This report takes a closer look at several leading solutions in the AI4Ops space and provides an overview of the trends and dynamics of the market as it evolves after the pandemic:

  • Change Healthcare (Flagship Provider – RCM)
  • Codoxo
  • Health catalyst
  • HospitalIQ
  • Infinite
  • LeanTaaS (flagship provider – operational excellence)
  • olive
  • Optum
  • Qventus (flagship provider – hospital operations / change management)
  • Waystar

Research has focused on the largest segments of the surgical spectrum from the supply chain to hospital operations. We also included a small number of supply chain and RPA providers that we believe are an important but smaller segment than RCM and hospital operations.

The report covers a number of operational use cases including the following:

  • Discharge planning: emergency room management, discharge barriers, perioperative
  • Hospital operations: staff, hospital beds, surgery, system optimization
  • Revenue Cycle Management (RCM): Intelligent claims management / rejection prevention, pre-approval / authorization, patient solvency, fraud detection
  • Supply chains: predictive case numbers, supply chain forecasts, resource prioritization

Many healthcare organizations have used stand-alone operational solutions when they initially interacted with AI, but the leading vendors are building multi-functional end-to-end platforms for all operational and RCM functional areas.

This report on AI for Healthcare Operations predicts a market that will grow explosively at a CAGR of 40% over the next 5 years as solutions mature and more use cases show ROI.

The report provides clear examples of how healthcare executives can learn from other industries such as airlines and airport capacity management to improve their own operations. We also highlight providers who stand out thanks to the change management component of AI4Ops, which is business-critical for a successful digital transformation.

As an essential part of the digital transformation, AI4Ops will continue to relieve an already strained health system and should prove to be a test field for building trust in AI offers within the health industry.

Healthcare administrators and executives looking for ways to improve their operations will find this report helpful in assessing which provider and solution is best for their business needs. Operations managers can expect to find clear breakdowns of AI offerings that alleviate many of the pressures their businesses face today. Investors and solution providers will find value in the outlines of market trends as well as the competitive landscape, and the market size projections will help target customers for their products.

Multiple vendors are rapidly evolving to build platforms that provide end-to-end solutions for operations rather than just developing stand-alone solutions. The many acquisitions and investments made over the past 18 months show that buyers and developers are focused on early financial gains, competing across all operational and RCM functional areas, with ROI easily quantified. Additionally, the nature of some of these solutions is strong enough that vendors will consider taking risks in their contracts and offering ROI-based contracts for their services while claiming the value of their platform.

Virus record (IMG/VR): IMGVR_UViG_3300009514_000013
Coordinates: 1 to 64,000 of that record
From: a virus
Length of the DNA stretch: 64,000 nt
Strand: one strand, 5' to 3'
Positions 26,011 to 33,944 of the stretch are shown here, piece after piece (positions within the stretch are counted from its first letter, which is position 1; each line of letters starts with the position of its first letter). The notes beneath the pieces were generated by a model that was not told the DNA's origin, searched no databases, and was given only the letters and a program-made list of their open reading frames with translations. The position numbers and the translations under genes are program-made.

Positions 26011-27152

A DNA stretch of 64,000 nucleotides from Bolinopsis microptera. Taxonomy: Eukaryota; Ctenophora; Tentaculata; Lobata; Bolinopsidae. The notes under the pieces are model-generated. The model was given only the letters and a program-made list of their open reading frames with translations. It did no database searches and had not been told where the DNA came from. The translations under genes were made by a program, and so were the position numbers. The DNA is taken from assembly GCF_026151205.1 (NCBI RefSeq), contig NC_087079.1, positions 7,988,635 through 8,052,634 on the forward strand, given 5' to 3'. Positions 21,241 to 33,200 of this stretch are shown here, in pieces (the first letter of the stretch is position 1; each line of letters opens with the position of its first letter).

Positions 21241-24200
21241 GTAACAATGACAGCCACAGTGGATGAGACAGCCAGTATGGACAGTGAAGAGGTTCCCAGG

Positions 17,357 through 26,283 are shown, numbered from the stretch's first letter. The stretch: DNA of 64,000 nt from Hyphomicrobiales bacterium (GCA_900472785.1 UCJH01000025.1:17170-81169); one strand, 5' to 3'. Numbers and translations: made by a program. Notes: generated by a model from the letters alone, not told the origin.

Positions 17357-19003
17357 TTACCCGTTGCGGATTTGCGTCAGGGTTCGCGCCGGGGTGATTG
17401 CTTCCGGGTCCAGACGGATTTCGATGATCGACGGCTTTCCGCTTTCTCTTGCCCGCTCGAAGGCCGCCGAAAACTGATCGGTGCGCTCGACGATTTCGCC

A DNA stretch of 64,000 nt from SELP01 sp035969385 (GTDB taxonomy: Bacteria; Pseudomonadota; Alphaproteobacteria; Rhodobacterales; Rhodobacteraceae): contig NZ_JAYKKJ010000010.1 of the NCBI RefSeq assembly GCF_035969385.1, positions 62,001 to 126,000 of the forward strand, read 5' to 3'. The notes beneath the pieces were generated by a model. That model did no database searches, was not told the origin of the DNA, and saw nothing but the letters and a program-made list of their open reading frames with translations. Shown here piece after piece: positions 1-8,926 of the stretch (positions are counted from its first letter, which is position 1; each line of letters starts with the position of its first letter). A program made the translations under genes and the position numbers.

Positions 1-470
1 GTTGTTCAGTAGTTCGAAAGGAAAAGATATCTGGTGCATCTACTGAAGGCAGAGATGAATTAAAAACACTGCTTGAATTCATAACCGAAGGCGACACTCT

When asked about the results of the study, lead analyst Jody Rank said of the current market trends: “While there has been a lot of focus on virtual care and the pandemic, a lesser known story is the critical role played by AI for surgical platforms in helping hospitals and providers address the financial, scheduling and supply chain challenges posed by COVID-19 The solutions available today are surprisingly more sophisticated than many other areas of application for AI and machine learning. “

A representative cohort of ten leading providers who offer solutions for these requirements is described in detail. The organizations that have developed products that meet the parameters of this research are: Change Healthcare (flagship provider for RCM), Codoxo, Health Catalyst, Hospital IQ, Infinitus, LeanTaaS (flagship provider for facility optimization), Olive, Premier, Qventus (flagship provider for hospital operations) and Waystar. Smart money is entering the potential market for reducing healthcare overheads and administrative burdens, and recent investment and M&A activity in this space reflect this. To this day, this area is still largely untouched by the larger, established platform providers. You should therefore expect these interest groups to buy behavior in the coming year.

Healthcare administrators and executives looking for ways to improve their operations will find this report helpful in assessing which provider and solution is best for their business needs. Operations managers can expect to find clear breakdowns of AI offerings that alleviate many of the pressures their businesses face today. Investors and solution providers will find value in the outlines of market trends as well as the competitive landscape, and the market size projections will help target customers for their products.

For more information on this report, see https://www.researchandmarkets.com/r/y8g64y